It takes an “interesting” article (“Using structured geomembranes in final solid-waste landfill closure designs,”) to generate a dozen pained e-mail comments to me even before I received my February/March copy of Geosynthetics! This topic had its beginnings in a paper I had rejected for the Geosynthetics-2007 conference in D.C. this past January. As those who know my work, it covers a product that my own specifications preclude.
So what happened?
Before addressing this particular article, let me comment on what I feel is a major problem in final cover design that is seemingly a secret known only by a few. The design of a final cover system that incorporates a geomembrane for the now common 3H:1V side slopes is very difficult and the final product has a very high probability of failure. Bob Koerner has indicated to me that final-cover side slopes are veneer failing at a rate more than 30 times that of liner systems. Based on my personal litigation experience and discussions with others, I feel that this is a realistic perspective.
More importantly, many failures are being hidden from the profession and many states and engineers are simply delaying doing closures on such slopes. These final cover side-slope veneer failures relate to landfill gas (LFG) pressures building up beneath the geomembrane or surface water seepage/infiltration exceeding the capacity of a drainage composite placed over the geomembrane. So essentially, I feel we all need to admit that the materials we have for such closures are marginal, and either [we need to] improve the materials or modify our closure designs to reflect what we now know can happen to such geosynthetic systems.
Now back to the article in question. To reduce the size of this response, let me first note that I am in full agreement with Rick Thiel’s comments (above). This paper was beefed up with some data and the “anti-Velcro®” comments reduced. The revised draft without pictures came across my desk as I headed out to South Dakota to kill God’s creatures. Haste does make waste.
However, buried within this paper is an indication that it is possible to integrate a drainage system into the structure of the geomembrane with adequate transmissivity to eliminate the failure above the geomembrane. Additionally, texturing as shown on Figure 6 may provide a significant increase in interface shear strength such that larger LFG pressures can be tolerated during that period that active systems are shut down for servicing.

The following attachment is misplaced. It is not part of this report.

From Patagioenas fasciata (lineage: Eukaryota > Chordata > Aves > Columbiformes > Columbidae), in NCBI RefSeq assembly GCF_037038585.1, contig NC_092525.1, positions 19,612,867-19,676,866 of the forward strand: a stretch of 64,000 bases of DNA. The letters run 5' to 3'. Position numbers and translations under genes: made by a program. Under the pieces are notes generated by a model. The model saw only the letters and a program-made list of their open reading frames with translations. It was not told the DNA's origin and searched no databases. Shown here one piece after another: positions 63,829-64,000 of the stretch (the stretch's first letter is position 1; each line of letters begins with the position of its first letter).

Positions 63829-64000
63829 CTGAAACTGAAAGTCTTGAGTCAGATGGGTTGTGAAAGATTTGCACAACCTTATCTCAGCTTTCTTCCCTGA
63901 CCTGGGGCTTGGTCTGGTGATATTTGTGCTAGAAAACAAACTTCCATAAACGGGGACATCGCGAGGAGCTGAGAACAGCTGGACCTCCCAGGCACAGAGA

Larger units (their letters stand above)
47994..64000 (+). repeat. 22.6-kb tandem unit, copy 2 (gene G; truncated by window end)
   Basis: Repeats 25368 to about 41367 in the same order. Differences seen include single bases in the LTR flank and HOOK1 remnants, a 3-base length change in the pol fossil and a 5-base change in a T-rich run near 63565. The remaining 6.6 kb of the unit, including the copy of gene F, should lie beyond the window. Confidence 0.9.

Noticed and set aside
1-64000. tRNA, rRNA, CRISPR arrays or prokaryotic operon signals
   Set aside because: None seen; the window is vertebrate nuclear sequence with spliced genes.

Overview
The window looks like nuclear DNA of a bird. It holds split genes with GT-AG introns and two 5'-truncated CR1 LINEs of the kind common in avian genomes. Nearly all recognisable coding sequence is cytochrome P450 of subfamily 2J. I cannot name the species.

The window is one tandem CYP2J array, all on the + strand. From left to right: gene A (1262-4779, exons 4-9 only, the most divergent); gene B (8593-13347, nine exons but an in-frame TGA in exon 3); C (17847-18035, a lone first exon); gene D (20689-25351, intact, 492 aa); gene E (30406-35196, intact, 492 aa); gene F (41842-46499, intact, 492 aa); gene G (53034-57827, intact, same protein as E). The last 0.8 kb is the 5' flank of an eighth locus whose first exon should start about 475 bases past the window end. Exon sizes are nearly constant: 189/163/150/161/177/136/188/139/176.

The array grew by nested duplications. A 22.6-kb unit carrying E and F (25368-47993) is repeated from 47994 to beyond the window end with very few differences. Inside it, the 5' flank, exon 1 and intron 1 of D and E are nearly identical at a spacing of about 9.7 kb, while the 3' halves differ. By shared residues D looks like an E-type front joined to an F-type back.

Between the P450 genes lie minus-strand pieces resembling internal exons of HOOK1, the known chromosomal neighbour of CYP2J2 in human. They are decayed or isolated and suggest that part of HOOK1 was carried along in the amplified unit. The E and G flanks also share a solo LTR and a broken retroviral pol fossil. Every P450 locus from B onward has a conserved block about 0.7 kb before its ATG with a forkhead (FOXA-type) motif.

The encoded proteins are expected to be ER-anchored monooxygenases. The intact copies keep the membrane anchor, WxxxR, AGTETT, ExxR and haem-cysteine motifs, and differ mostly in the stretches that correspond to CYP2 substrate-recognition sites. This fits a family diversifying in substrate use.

Unfortunately, none of the products shown in the paper have the needed balance of properties. The high transmissivities in Table 3 were for 145-mil “Drain Stud” sheeting that is not discussed in Table 2 where interface shear strength is highlighted.
The attached photo shows a geomembrane/drainage net composite being developed that has similar transmissivities to those referenced in the article. Note the structure is significantly different to those shown in the article and provides “adhesion” due to geotextile intrusion.
Additionally, Table 2 seemingly implies that the micro-spike structure shown on Figure 2 can develop significant adhesion under the low normal loads associated with closures in marked contrast to the discussion giving the merits of a “Velcro®”-free surface. My experience is that “Velcro®” is critical to the performance of final cover system side slopes and that embossed textured sheets do not provide this adhesion. My hope was that a product such as the more aggressive “Drain Stud” sheet not pictured in the article would.
As a simple rule, if you can take a piece of nonwoven fabric and essentially “polish” the surface of the textured geomembrane by hand, then it lacks the level of adhesion required for slope applications—pretty common sense among experienced designers!
My thanks to Rick for his clarity, as usual, and I hope that this discussion will continue and lead either to a new generation of geosynthetics or an alternative approach to landfill side-slope closure design.
Letter submitted by: Greg Richardson